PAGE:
The basis of the system has been a belief that securities backed by bad credits could be very safe - so long as there were other securities that would suffer the first losses that came from defaults in pools of subprime mortgages, or of loans to highly leveraged companies.

Even the people playing the system are finding out they've been playing a misconception of the true system. The true crisis of confidence is now about finding out what the true system is, and how it works, in order to find some solid ground for building up confidence. No confidence: no credit. No credit: no business.

One of the bases of confidence has been the credit rating system. That turns out to be based on a system that does not truly exist. Or at least not in the form used to establish the bases.

"The complete evaporation of liquidity in certain market segments of the U.S. securitization market has made it impossible to value certain assets fairly, regardless of their quality or credit rating," the French bank said.

Added to the problem is that the questionable securities now are widely owned, and sometimes have been repackaged to form the basis of other securities.

Gross compared the problem confronting investors to a game of " 'Where's Waldo' - Waldo being the bad loans and defaulting subprime paper."

Suddenly, some fear Waldo is everywhere. European banks and funds own paper tied to subprime mortgages, and it is not clear who else does, or how investors will react.

"You have to believe that in the hedge fund and mutual fund complexes, there is a decision that is building that says, 'I want to hold some Treasuries to have a cushion if I see redemptions,' " said Robert Barbera, chief economist of ITG.

We need better tools and more awareness of the systems we live in. This crisis is a problem due to lack of systems thinking. We've enjoyed the credit ride fueling the economy for the last seven years or so, flying high, smooth sailing.

Meanwhile, hold on. Monday could get a bit bumpy, and there could be a fair bit of turbulence ahead during the search for solid ground. And we may be running out of gas.

If the current panic is just that - unreasoning fear - then... cash infusions may be able to let the new financial system weather the storm. Money can be lent to those owning the dubious securities, obviating the need for them to sell them. As they eventually turn out to be good, the loans can be repaid and all will be happy.

On the other hand, if many of those securities turn out to be as bad as people now fear, some of those loans will not be good, and there may be more financial failures.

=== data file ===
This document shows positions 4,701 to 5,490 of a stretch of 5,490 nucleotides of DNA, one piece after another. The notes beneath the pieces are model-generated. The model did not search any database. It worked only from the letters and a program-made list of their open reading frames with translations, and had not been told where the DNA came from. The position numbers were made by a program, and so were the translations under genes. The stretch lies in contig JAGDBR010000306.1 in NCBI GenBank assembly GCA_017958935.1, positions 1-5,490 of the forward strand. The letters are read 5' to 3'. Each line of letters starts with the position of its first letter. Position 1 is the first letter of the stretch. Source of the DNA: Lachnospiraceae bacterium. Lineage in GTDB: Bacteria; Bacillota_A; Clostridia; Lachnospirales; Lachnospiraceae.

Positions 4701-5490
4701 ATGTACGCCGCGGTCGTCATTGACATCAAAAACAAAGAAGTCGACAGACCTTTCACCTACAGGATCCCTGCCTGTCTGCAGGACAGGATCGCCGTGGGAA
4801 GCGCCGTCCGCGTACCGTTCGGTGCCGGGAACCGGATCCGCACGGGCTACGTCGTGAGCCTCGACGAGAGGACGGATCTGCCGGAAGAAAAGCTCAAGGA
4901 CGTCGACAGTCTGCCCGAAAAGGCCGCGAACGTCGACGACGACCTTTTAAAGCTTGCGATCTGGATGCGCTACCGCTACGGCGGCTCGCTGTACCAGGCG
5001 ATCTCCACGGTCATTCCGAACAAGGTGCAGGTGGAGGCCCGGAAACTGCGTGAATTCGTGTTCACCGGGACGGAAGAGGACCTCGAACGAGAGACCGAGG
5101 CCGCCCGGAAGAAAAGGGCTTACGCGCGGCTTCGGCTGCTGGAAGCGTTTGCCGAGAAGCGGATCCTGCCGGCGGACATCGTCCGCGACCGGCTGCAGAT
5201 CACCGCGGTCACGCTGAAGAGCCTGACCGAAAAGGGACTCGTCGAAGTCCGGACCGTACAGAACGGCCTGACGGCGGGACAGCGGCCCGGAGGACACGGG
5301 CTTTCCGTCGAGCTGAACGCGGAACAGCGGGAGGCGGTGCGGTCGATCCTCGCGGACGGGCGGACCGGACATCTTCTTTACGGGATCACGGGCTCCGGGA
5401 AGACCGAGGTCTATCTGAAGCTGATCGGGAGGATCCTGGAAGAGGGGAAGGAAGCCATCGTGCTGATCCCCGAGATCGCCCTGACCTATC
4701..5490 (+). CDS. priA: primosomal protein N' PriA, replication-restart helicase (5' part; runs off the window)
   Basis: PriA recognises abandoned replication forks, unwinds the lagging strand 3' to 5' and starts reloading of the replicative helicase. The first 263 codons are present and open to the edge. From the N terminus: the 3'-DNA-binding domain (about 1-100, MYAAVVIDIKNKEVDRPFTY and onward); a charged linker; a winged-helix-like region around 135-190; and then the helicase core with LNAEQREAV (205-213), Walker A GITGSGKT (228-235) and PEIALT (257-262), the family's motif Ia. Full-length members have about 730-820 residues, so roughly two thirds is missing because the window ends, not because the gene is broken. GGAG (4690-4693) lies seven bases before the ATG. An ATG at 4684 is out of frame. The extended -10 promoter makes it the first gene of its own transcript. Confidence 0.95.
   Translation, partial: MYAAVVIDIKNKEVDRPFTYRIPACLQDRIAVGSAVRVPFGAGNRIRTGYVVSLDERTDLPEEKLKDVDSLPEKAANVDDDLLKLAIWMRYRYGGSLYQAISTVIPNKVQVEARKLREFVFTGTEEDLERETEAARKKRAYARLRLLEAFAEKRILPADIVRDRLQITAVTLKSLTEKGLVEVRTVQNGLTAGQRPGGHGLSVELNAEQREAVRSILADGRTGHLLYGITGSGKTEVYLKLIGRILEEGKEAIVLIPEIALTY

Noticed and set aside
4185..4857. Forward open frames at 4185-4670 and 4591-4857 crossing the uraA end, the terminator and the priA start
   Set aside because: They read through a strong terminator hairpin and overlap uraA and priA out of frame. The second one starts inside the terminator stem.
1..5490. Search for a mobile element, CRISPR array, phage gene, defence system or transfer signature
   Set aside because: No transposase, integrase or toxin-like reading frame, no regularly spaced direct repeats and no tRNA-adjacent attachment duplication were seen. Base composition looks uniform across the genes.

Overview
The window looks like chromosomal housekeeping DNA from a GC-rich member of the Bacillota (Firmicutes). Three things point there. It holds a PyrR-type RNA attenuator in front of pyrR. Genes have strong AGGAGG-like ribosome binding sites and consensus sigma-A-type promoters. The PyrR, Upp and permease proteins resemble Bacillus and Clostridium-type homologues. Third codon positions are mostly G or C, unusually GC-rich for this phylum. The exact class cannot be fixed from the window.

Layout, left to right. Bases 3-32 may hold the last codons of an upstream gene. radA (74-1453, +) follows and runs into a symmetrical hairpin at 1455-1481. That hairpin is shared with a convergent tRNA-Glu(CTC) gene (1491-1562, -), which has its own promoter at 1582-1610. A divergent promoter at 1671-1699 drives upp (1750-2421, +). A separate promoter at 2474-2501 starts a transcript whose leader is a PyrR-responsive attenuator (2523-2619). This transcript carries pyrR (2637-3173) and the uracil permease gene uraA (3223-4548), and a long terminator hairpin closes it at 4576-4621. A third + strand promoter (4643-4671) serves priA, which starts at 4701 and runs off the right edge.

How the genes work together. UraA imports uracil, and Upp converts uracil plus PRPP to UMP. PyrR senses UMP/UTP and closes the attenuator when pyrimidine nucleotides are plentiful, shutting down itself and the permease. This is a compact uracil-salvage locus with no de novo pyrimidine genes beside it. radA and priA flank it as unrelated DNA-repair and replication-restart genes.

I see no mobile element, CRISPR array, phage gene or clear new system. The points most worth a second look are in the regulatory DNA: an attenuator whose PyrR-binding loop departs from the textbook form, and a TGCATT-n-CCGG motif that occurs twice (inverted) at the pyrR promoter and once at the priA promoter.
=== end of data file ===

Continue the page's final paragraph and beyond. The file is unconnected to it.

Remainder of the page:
But the central banks still confront significant challenges. The new financial system, with its credit expansion through securitization, made it possible for questionable borrowers to keep borrowing at very low rates even as the Fed was tightening.

Now, the combination of market reaction and new regulations on mortgage lending have drastically tightened credit on many borrowers...

The new financial system is not the one the Fed was created to deal with, but it is the one it must try to handle.

Dive Into Erlang?!

Wow. Are things hopping in the world of Erlang, or what? Several high-profile people have blogged about recent explorations. Also just strolling through del.icio.us turns up all kinds of interesting bits. Like this from Dive Into Erlang ("A Rubyist dabbles in today's most exciting programming language"!)...

I felt naturally comfortable with the Erlang way of doing things. This is how I've been writing programs all along. It's feels so nice to finally find a language that abstracts away all the complex behaviors of concurrent network processing. Furthermore, distributed Erlang and the OTP framework are beyond my wildest dreams in terms of what you can build once the underlying problems are all abstracted away.

Now I can finally stop trying to build an ad hoc, informally-specified, bug-ridden framework, and start focusing on what I've actually cared about all along: the function.

I would qualify that "underlying problems are all abstracted away" by pointing out the problems are still there, and you still have to deal with them. But OTP provides convenient ways to deal with them more easily, and the Erlang literature explains the problems and the solutions well.

But what's happening? In the last six months or so HTTP overthrows WS-Deathstar far more rapidly than at least I imagined and now Erlang is basking in far more sunshine than I imagined would appear over the next several years.

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Portland, Oregon, United States
I'm usually writing from my favorite location on the planet, the pacific northwest of the u.s. I write for myself only and unless otherwise specified my posts here should not be taken as representing an official position of my employer. Contact me at my gee mail account, username patrickdlogan.